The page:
Do Check Plan & Act

Education authorities in Scotland should be paying attention at the back, following a decision under the Equality Act 2010 and its application to the planning of additional support for disabled pupils. A recent Tribunal decision (now upheld on appeal) found that a failure to provide an adequate Co-ordinated Support Plan (CSP) amounted to unlawful disability discrimination by the Council.

The duty to provide a CSP is not found in the Equality Act 2010 but in Section 2 of the Education (Additional Support for Learning) (Scotland) Act 2004. The fact that a failure to comply with a duty in this unrelated statute can amount to discrimination is of particular importance – especially for pupils who are both disabled and have additional support needs. Alert readers may recall the case of DM v. Fife Council in which the Council’s failures under the post-school transition duties under the 2004 Act, led to a finding of discrimination under the 2010 Act.

The Tribunal Decision

The Inner House of the Court of Session was asked to consider whether the Additional Support Needs Tribunal had been correct to conclude that City of Edinburgh Council had failed to make reasonable adjustments to support a child back to secondary school. The child had an autistic spectrum disorder and mental health issues and had stopped attending school. The failure to prepare an adequate CSP, in the Tribunal’s view, amounted to ‘discrimination on the grounds of disability’ in terms of the Act.

The child had been an intermittent attender at school since December 2013, following a deterioration in her mental health and behaviour since the summer. She stopped attending school completely on 22 December 2015. Although the school put in place some support measures, such as a virtual learning environment and a visiting teacher, her mother requested an assessment for a CSP in April 2014. The education authority delayed doing so, and a Tribunal hearing was fixed. The authority was told to produce a finalised CSP by 6 January 2016. While this was achieved, the Tribunal found its contents to be inadequate and requested that it was amended by 11 November of that year. The authority complied with that direction.

However, unsatisfied by the CSP, the child’s mother made a case that the authority had not made reasonable adjustments in respect of the child’s education, and that amounted to discrimination on the grounds of disability under the Equality Act 2010. Although the claim was couched in terms of a failure to make reasonable adjustments, the case centred on the CSP and how it was drafted.

The Tribunal concluded that where a pupil requires a CSP, in consequence of a disability, the authority’s failure to provide an adequate one amounts to discrimination arising from that disability in terms of s15 of the Equality Act 2010. The discrimination occurred in the way that the authority provided education for the child, and it subjected her to a detriment. The child was entitled to a CSP which set out adequate educational objectives and additional measures of support, specifying the professionals to provide that support. Without that, the CSP was inadequate and did not provide the strategic oversight and structure within which suitable additional support could be provided.

The Appeal

The Inner House agreed with the Tribunal’s assessment that the CSP contained inadequate educational objectives and additional measures of support and had no specification of the professionals who would implement these measures. The Tribunal, as a specialist body, concluded that the inadequacies in the plan resulted in a lack of coordination and strategic oversight for the child’s education.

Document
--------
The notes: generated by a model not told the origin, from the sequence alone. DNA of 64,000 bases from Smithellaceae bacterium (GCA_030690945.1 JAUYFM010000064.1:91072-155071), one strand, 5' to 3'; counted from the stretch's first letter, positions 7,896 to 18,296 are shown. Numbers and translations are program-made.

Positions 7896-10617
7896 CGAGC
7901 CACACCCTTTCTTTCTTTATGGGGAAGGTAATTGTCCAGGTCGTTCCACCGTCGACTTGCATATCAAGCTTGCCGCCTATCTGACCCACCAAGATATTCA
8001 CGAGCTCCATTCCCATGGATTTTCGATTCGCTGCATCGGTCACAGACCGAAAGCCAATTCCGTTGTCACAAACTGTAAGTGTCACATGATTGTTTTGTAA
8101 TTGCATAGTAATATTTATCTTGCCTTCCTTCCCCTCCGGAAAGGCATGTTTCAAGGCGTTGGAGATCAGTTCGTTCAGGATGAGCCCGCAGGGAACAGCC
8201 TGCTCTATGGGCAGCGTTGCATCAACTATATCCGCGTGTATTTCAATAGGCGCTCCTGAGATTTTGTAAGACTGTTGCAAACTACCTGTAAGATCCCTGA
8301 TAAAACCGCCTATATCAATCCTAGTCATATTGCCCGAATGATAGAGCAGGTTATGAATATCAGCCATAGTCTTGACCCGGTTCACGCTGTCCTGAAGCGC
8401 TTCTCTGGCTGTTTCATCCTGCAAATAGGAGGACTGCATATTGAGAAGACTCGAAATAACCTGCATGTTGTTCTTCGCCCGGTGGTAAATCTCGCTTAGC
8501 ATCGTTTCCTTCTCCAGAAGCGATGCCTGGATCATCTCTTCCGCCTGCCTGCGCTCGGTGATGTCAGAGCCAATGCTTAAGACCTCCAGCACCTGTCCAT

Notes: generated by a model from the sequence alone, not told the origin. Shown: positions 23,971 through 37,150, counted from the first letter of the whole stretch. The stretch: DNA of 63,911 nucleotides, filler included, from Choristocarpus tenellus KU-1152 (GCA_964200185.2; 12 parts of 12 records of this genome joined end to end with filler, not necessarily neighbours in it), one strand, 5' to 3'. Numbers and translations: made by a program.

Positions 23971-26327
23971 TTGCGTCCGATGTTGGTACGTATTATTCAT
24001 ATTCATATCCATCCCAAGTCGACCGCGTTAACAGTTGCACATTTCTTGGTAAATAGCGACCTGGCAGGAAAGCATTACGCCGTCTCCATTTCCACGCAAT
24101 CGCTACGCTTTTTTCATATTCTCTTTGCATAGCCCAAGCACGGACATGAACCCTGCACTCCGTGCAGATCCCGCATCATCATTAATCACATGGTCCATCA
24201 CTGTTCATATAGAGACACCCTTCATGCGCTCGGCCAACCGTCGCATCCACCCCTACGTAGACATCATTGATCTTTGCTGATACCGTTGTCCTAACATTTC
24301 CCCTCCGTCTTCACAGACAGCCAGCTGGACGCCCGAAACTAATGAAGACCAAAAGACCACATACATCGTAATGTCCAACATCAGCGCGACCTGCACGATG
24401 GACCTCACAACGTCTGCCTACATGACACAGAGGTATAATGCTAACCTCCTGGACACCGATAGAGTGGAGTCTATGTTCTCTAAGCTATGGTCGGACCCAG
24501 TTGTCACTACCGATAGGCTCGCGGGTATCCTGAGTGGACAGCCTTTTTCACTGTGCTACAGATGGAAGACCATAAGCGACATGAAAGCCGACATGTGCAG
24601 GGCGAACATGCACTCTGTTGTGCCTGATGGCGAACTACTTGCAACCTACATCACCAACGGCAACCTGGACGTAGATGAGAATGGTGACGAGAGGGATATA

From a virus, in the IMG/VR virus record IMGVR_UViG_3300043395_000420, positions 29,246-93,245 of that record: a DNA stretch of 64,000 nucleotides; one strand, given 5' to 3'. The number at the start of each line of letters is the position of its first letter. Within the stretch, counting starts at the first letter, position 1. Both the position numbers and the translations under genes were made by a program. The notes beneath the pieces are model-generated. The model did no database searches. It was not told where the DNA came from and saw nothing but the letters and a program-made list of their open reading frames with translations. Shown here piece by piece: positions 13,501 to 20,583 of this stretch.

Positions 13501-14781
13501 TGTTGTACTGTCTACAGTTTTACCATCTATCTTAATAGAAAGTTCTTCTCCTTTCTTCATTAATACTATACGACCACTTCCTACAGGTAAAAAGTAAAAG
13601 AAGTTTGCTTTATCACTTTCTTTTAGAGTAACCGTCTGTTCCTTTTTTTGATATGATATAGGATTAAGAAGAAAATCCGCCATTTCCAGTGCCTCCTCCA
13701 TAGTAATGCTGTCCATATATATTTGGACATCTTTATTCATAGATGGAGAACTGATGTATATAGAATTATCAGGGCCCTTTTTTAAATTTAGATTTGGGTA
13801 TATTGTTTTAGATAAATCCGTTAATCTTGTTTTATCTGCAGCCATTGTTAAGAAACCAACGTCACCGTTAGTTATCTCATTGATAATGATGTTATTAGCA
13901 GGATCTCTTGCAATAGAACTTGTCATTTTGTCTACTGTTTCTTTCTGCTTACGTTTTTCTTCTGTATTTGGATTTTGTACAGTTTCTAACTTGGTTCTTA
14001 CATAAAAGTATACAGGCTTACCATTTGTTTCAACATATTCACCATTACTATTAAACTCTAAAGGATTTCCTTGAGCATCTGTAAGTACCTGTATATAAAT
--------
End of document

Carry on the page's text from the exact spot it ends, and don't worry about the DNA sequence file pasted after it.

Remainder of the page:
This case is a boost for the much maligned CSP, and a warning shot for those authorities who increasingly see them as irrelevant. While the numbers of children with additional support needs have been increasing significantly in Scotland in recent years, the number of Co-ordinated Support Plans have been plummeting (as few as 0.1% of pupils in some areas)!  As I have argued previously, there is life in the old CSP yet …

Failure to comply with the authority’s legal duties in relation to a CSP may now attract the attention of the Tribunal, not just in terms of the additional support needs legislation, but also under the Equality Act 2010. This is significant because the remedies available to the Tribunal in such cases are much broader, and likely to include orders which may include a require for wholesale changes in policy, staff training or – even worse – an apology!

Where the CSP is for a child placed by the authority in a grant-aided or independent special school, any Equality Act case would require to be brought in the Sheriff Court, rather than the Tribunal, bringing with it the prospect of compensation as well.

The full decision can be read here: City of Edinburgh Council v. R. [2018] CSIH 20


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5 thoughts on “Do Check Plan & Act

  1. Karen Mcneill

    Interesting read. I brought this up at my sons tribunal a few weeks ago. There was no educational objectives, no support for his eating disorder. What’s the point of having a CSP if it does not meet the child’s needs. The wording in his CSP allowed get out of jail cards for SALT.

    In my opinion there was no point in having a CSP unless it states clearly what level of support is needed to support child from a educational perspective and from health professionals.


  2. Pingback: Mainstreaming, I presume (Part 4) – The Additional Support Needs Blog

  3. Pingback: Court upholds tribunal finding of disability discrimination by Edinburgh Council – Scottish Home Education Forum

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